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Step-Families: When Families Mend

Divorce

Bray and Kelly report the findings of their extensive research in a new book, Step-Families: Love, Marriage, and Parenting in the First Decade. They explain that they found three main types of step-families. They discovered that step-families have their own Life Cycle, different from “traditional families,” and it takes several years for the family as a whole to solidify. The first two years are marked by intense conflict. The next two to three years are marked by relative peace. After that, turmoil comes again as the children reach adolescence, but then matters settle and the family, having worked to build itself into a real unit, is able to weather the adolescent years without too much trouble.

Types of Step-Families

As step-families come together and begin to bond, they resolve into one of three types: the Neo-Traditional, the Romantic, or the Matriarchal family.

  • Neo-Traditional Families These families resemble “traditional” families, but the parents realize this takes time to develop, and will have to include the absent biological parent at times. They are more likely to have open and frank discussions between the parents about discipline, the boundaries and limits step-parent’s authority, and each parent’s expectations of the other in this second marriage. As a result, Neo-Traditional families were better able to avoid family coalitions and “side-taking” which helped decrease tensions.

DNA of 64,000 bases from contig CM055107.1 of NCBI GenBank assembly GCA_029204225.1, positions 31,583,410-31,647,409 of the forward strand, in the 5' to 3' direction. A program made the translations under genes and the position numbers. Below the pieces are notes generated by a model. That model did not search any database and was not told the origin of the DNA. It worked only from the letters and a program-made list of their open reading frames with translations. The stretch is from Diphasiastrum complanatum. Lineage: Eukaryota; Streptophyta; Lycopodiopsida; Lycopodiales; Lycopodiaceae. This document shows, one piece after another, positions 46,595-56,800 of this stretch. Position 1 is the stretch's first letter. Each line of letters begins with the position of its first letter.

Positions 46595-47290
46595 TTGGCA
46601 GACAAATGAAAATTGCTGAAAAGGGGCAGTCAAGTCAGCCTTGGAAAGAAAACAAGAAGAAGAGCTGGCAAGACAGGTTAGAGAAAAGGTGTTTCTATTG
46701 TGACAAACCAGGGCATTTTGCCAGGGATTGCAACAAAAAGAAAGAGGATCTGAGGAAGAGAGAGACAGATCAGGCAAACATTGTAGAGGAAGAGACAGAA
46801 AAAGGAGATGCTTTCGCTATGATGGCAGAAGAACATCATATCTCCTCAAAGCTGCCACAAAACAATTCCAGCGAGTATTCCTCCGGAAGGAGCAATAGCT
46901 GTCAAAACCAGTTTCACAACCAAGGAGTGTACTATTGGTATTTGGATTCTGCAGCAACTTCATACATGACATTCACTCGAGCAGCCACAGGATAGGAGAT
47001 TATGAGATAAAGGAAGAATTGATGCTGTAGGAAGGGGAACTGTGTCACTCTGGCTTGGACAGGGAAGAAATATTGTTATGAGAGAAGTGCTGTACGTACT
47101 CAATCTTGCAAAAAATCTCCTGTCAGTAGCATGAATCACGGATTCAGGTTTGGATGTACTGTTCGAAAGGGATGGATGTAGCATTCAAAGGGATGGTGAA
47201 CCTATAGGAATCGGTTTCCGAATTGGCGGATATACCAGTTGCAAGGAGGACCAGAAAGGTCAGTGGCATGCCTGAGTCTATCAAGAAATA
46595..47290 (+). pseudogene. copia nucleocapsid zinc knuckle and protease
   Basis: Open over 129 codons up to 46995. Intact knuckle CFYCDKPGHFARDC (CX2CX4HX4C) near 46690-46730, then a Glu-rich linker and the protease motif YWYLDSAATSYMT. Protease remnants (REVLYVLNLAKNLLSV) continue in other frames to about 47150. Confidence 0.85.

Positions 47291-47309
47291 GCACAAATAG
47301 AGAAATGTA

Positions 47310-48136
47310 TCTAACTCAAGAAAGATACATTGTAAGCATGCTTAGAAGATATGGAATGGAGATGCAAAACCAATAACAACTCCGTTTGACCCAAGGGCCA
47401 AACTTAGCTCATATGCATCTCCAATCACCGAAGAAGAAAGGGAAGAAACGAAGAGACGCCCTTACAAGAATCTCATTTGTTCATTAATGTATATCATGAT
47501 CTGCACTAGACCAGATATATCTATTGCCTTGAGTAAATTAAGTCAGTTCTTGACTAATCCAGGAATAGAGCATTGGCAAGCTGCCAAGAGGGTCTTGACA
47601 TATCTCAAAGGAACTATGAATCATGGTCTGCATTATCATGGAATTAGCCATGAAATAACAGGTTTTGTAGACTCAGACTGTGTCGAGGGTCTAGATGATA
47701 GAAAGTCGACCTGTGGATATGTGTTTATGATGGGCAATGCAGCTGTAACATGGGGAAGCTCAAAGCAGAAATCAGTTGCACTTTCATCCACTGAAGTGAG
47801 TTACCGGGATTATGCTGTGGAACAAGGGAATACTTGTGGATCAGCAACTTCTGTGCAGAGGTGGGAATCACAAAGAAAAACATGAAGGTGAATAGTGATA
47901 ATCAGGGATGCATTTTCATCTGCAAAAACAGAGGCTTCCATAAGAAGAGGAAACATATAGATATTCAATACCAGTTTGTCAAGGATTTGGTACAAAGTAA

• Romantic Families Romantic families want to be “traditional” families in the most idealistic way; they want instant happiness, cohesion, and parent-child relationships, the perfect home. However, the parents expect it immediately. They often find the absent biological parent disrupts their efforts, reminds them of “the life before” their marriage, and prevents them from seeing the family the way they want. They often want the biological parent to disappear for all intents and purposes. This often leads to criticizing the absent biological parent in an effort to show how much better the step-parent is. This generally results in more step-parent and step-child difficulties, the exact opposite of what the family wants.